The National Association of Letter Carriers has overwhelmingly approved a new three-year contract while voting to oust its president, J. Joseph Vacca, union sources said yesterday.

Neither development came as a surprise in light of internal union turmoil stemming from recent contract bargaining that kept the country on the verge of an illegal postal strike for more than a month last summer.

The vote to ratify the contract further reduces any chance of a strike, but the 180,000 member union's rejection of Vacca in favor of Vincent Sombrotto, head of the NALC's New York branch, points toward more militancy among postal unions in the future.

The contract, imposed last month by a special federal mediator, gave workers higher pay and cost-of-living protections than an earlier pact that was negotiated by Vacca and other union leaders and then decisively rejected by rank-and-file union members.

The new contract calls for a pay increase of at least 21.3 per cent over the next three years if the inflation rate exceeds 6.5 per cent a year. The rejected contract envisioned a 19.5 per cent increase over three years.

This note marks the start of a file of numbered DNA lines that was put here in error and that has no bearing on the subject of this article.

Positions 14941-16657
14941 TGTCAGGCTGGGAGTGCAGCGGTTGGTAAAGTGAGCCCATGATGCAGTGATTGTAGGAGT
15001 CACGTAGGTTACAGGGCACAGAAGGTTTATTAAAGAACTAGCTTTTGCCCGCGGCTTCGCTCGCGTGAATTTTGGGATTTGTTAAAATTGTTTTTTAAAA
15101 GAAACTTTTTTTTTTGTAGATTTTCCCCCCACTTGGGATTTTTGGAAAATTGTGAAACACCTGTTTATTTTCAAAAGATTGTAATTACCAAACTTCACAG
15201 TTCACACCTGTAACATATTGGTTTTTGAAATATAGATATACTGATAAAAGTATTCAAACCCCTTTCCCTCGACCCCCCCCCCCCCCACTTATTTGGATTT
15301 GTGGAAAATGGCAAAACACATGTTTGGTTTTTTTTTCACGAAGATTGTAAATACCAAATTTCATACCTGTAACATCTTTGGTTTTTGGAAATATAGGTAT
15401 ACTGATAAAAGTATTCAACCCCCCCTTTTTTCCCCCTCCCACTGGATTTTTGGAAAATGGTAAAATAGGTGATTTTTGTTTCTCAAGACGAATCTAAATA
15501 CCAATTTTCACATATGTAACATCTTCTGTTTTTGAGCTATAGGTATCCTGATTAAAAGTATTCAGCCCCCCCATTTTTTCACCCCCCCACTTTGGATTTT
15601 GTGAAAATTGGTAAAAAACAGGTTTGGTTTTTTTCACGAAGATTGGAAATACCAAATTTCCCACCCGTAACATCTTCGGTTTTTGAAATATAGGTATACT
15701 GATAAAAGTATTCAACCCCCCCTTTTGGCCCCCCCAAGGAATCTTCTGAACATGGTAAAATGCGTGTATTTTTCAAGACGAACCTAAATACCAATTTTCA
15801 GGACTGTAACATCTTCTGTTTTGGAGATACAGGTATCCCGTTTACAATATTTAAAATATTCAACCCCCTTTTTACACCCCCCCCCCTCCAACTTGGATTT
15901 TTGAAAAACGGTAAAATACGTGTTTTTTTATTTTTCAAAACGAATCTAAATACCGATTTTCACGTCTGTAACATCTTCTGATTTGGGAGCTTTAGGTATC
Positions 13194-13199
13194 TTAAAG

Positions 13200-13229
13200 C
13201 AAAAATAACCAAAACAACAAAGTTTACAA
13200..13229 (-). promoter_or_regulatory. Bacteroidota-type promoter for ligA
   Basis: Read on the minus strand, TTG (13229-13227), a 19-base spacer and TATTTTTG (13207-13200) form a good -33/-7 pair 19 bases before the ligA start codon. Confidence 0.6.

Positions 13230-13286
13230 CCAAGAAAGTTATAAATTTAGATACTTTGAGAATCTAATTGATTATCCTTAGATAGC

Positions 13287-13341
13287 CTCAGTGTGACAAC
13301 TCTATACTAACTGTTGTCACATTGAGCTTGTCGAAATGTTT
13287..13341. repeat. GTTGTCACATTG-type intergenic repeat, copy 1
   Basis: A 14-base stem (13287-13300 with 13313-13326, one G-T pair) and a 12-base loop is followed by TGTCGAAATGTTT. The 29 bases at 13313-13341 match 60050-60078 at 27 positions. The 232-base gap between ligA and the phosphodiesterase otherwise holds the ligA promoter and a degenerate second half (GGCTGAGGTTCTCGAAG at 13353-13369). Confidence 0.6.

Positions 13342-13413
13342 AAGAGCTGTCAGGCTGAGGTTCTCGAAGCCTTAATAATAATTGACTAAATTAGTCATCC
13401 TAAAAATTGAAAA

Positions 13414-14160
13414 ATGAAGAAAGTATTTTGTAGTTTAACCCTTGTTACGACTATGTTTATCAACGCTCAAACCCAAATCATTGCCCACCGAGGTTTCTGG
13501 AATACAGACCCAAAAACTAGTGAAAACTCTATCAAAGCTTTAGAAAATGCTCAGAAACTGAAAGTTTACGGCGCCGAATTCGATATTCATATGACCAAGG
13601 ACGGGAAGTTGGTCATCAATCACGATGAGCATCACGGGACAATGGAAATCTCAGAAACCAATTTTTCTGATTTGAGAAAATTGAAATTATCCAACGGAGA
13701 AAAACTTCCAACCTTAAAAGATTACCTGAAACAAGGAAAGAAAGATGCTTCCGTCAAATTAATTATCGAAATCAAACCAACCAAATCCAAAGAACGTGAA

The contract imposed by the special mediator, James Healy, was ment to be binding under an agreement worked out between union leaders and the Postal Service. However, Vacca and Emmet B. Andrews, president of the American Postal Workers Union, decided to submit the settlement to a rank-and-file vote anyway.

Although postal strikes are illegal, Vacca had said his union, second in size to the 280,000 member APWU, would walk out if its members rejected the contract.

The APWU is also expected to approve the new contract. Andrews, like Vacca, is facing an election challenge but has been described as being in less trouble.

The third union involved in the postal negotiations, the Mailhandlers' Division of the Laborers International, accepted the mediator-imposed contract without going to a referendum.

The new contract envisions an increase in average postal pay from $15,887 about $19,500 by 1981, with the exact figure depending on the inflation rate. One change imposed by healy was to lift the existing ceiling on cost-of-living increases. Another was to modify the prevailing "no-lay-offs" clause to guarantee lifetime jobs for current employees but make it possible to lay off workers hired in the future.